What You Need to Know About Nursing Home Negligence

The decision to move a loved one to a nursing home is often painful for all parties involved. The friend or family member requiring professional care often objects to the placement. The person responsible for the placement decision may feel remorse and guilt, and very often there is an underlying concern that their loved one will not receive professional care.

Unfortunately, statistics on nursing home negligence would seem to suggest that such fears are warranted. How might one best assure that a loved one will be treated professionally and respectfully? What duties does the service provider owe your loved one? And, what is your recourse, and what might you expect, in the event that the service provider fails to fulfill those duties?

Research before the fact

Your single most powerful tool for reducing the likelihood of your loved one suffering from nursing home negligence is thorough research and legwork prior to placement. Seek personal recommendations from those you trust. Research alternatives on the internet, read customer reviews, check government databases for reports of abuse and neglect, and look for news articles on these subjects.

Narrow the list to a manageable number and then visit personally to get the feel of these places. Do the caregivers appear happy, friendly, and glad to be there? Does the facility seem to be properly staffed? Is it clean and well-kept? Narrow the field, and if appropriate, finally bring your loved one to the facilities you have selected. An ounce of prevention is worth a pound of cure, so do your homework before the fact.

What duties are owed to the patient?

Duties owed the patient by the facility are generally of two kinds: those specifically set forth in the patient contract and those imposed by the ever-changing confluence of federal and state regulation, judicial fiat, evolving industry standards and practices, developments in science and medicine, and the medical history and changing physical condition of the patient. In order to prove a case of negligence, the plaintiff in a legal case (often the injured party) must demonstrate:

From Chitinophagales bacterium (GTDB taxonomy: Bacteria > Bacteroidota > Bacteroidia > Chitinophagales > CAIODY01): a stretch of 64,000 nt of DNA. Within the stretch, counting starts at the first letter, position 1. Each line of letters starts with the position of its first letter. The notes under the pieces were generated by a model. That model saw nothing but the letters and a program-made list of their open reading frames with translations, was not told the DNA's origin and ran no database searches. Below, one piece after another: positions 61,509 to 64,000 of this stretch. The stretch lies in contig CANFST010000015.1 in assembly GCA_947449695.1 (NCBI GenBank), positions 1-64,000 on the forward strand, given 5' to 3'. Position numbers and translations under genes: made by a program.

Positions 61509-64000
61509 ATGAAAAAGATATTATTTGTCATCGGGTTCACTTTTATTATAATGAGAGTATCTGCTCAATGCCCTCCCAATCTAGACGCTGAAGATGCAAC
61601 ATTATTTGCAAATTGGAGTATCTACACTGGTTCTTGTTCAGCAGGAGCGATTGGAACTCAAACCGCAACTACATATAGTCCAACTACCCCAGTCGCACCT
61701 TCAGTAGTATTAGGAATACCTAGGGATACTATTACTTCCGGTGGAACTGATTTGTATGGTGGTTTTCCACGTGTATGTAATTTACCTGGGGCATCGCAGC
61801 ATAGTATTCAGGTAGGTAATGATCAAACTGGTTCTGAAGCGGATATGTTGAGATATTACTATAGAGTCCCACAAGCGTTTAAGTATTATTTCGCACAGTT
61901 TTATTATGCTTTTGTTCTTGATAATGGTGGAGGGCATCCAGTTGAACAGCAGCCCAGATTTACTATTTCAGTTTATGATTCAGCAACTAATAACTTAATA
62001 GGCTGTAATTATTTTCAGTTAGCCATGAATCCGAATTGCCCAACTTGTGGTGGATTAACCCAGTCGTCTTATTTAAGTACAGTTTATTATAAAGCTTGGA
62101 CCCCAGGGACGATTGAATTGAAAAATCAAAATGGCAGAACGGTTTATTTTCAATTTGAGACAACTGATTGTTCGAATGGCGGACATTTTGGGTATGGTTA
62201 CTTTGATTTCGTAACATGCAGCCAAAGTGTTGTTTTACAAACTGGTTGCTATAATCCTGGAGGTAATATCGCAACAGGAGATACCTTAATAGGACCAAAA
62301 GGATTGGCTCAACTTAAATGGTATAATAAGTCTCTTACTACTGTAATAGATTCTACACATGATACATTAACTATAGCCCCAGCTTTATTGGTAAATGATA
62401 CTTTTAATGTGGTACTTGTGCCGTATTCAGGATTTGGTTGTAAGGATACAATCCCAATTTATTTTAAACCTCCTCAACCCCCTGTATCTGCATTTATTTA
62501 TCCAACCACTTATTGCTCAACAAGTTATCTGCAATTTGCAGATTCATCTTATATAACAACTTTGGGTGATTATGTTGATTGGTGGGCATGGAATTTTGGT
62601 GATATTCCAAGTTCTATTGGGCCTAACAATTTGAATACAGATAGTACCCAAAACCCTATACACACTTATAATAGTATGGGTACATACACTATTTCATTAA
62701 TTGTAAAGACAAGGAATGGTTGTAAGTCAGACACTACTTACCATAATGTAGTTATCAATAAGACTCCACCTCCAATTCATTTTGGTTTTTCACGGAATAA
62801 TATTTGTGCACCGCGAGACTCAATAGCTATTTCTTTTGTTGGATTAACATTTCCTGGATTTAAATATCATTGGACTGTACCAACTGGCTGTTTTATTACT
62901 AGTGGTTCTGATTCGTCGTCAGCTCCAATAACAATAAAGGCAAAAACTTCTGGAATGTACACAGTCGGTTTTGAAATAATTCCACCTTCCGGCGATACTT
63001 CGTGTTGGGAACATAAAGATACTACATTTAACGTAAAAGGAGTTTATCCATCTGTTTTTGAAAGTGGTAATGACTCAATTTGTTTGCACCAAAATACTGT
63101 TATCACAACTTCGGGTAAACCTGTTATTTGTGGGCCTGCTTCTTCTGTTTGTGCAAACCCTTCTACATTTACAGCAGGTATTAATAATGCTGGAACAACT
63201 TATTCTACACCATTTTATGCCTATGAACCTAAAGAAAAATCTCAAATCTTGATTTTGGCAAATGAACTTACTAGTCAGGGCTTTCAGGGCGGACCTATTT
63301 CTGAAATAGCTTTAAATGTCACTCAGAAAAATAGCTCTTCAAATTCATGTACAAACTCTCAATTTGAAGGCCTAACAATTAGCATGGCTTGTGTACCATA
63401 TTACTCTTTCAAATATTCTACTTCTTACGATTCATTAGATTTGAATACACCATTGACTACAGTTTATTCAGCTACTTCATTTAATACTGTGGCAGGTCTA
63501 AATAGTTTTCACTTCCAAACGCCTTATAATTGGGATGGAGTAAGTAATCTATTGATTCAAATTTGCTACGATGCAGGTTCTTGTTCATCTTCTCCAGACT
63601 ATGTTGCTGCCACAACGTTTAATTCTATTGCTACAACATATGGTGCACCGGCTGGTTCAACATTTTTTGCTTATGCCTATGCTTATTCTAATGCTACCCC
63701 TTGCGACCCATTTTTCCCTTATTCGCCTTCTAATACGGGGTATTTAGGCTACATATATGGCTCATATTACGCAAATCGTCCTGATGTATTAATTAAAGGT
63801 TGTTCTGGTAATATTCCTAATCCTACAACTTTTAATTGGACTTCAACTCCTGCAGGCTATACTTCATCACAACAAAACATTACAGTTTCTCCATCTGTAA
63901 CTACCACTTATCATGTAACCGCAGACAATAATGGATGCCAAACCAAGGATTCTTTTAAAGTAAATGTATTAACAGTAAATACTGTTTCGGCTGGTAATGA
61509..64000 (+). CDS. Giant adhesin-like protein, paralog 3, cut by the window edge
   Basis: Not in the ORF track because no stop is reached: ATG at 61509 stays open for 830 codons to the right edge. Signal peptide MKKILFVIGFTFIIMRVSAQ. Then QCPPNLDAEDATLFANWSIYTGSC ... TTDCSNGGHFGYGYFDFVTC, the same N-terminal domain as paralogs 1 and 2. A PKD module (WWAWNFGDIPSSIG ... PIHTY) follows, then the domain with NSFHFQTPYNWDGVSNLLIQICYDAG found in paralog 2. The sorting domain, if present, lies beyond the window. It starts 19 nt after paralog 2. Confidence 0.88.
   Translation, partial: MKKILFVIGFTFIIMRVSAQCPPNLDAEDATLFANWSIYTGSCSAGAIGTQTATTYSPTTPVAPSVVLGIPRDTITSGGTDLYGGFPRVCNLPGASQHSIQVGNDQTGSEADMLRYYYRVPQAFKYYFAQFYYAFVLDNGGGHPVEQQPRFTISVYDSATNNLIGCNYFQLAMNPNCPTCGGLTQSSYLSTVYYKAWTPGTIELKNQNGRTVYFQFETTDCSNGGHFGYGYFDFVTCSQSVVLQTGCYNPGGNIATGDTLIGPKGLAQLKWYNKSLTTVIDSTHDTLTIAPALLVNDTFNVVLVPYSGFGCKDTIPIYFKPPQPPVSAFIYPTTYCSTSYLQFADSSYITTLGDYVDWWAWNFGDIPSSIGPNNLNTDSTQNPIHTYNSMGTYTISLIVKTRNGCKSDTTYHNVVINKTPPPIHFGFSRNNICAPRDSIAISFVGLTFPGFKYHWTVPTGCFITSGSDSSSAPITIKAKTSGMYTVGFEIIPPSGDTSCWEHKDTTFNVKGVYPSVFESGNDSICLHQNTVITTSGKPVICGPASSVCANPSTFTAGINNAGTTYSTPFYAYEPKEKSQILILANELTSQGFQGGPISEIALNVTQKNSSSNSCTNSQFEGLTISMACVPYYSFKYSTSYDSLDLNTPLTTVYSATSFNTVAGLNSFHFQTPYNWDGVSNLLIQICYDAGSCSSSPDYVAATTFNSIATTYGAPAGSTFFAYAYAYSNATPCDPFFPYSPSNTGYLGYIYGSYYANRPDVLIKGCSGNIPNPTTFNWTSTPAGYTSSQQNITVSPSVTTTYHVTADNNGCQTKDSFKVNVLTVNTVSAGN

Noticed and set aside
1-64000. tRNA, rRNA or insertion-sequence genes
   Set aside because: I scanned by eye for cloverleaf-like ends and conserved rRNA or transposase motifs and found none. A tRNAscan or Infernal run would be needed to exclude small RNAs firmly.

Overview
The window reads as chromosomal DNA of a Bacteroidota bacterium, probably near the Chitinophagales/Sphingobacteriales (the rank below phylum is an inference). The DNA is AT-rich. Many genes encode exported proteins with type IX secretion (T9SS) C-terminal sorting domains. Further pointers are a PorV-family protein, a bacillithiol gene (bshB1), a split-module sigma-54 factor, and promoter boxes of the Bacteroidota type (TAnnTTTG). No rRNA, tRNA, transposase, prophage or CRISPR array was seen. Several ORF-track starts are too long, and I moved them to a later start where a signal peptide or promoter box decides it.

• the existence on the part of the facility of a legal duty
  • the failure on the part of the facility to reasonably meet that duty
  • those injuries were caused by the failure to meet that duty
  • that damages exist arising from the injuries
  • that the damages are attributable to failures on the part of the facility.


For example, imagine a case in which a patient dies of starvation for lack of being fed. Absent unusual circumstances, this would be a relatively easy case to prove. Imagine a case in which a patient develops a serious infection because they were not turned frequently enough in their beds. Consider a case in which a patient suffers a fall, perhaps in the context of attempting to move from a wheelchair to their bed unassisted because they tired of waiting for assistance in an understaffed facility. These are just a few examples.

If you have reason to believe that a loved one has been injured because of the negligence of a nursing home employee, it is advisable to promptly contact experienced local nursing home negligence attorneys to evaluate the case and offer proper counsel for your loved one. By seeking justice for your loved one, you are also benefiting society at large. Please visit for more information.


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